First report of AIDS  

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The June 5 1981 Morbidity and Mortality Weekly Report generated coverage in the mainstream media (Los Angeles Times and San Francisco Chronicle) about a mysterious illness (they called it a "gay cancer") that had killed five young gay men in Los Angeles. It was the first mention of what later became known as AIDS. The term AIDS was first used on July 27 1982 by the American Centers for Disease Control and Prevention.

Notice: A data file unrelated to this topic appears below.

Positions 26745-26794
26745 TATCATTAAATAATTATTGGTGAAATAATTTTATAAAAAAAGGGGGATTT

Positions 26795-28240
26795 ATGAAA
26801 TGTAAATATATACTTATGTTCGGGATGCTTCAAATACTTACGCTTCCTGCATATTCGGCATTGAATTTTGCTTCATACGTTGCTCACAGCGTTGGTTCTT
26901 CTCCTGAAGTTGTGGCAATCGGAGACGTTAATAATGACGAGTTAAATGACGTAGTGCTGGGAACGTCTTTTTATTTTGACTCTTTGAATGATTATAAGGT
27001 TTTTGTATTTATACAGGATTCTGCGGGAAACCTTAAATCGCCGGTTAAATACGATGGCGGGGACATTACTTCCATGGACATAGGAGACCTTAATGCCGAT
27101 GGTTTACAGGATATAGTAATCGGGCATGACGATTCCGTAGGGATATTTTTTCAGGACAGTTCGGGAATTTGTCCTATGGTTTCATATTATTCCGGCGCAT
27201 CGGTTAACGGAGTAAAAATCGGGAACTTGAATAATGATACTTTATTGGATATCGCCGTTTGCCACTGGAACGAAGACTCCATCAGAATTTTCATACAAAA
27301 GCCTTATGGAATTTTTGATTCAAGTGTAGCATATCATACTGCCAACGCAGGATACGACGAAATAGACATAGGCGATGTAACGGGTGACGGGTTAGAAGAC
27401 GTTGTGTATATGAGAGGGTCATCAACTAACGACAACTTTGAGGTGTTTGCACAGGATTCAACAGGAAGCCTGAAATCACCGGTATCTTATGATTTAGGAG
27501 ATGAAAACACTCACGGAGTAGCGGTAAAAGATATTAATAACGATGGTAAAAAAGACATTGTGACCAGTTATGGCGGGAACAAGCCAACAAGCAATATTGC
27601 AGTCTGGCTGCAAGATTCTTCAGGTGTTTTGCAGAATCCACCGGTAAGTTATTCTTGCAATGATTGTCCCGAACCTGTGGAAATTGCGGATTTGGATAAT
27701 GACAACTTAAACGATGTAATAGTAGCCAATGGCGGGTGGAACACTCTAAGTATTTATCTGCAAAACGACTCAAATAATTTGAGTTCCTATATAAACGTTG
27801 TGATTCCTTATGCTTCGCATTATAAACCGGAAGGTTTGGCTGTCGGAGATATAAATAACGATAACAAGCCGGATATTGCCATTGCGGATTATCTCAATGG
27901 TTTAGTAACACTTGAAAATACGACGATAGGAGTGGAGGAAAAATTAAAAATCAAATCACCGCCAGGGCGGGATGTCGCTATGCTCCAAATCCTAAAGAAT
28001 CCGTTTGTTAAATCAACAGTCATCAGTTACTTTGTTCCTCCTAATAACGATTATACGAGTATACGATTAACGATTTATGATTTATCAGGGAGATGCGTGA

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Five cases of Pneumocystis carinii pneumonia (PCP) were reported in what turned out to be the first reporting of AIDS in the medical literature (June 5, 1981). Los Angeles-based general practitioner Joel Weisman and immunologist Michael S. Gottlieb of the UCLA Medical Center had encountered a series of gay male patients with symptoms that appeared to be immune system disorders including significant loss of weight and swollen lymph nodes, accompanied by fever and rashes, in addition to two patients with chronic diarrhea, depressed white blood cell counts and fungal infections. Gottlieb diagnosed these and a number of his other patients as having pneumocystis pneumonia. A report they jointly wrote and published in the June 5, 1981, issue of Morbidity and Mortality Weekly Report, described their patients as "5 young men, all active homosexuals, [who] were treated for biopsy-confirmed Pneumocystis carinii pneumonia at 3 different hospitals in Los Angeles, California" of which "[t]wo of the patients died" by the time of the original report. This notice has been recognized as the first published report marking the official start of the AIDS pandemic and as "the first report on AIDS in the medical literature".

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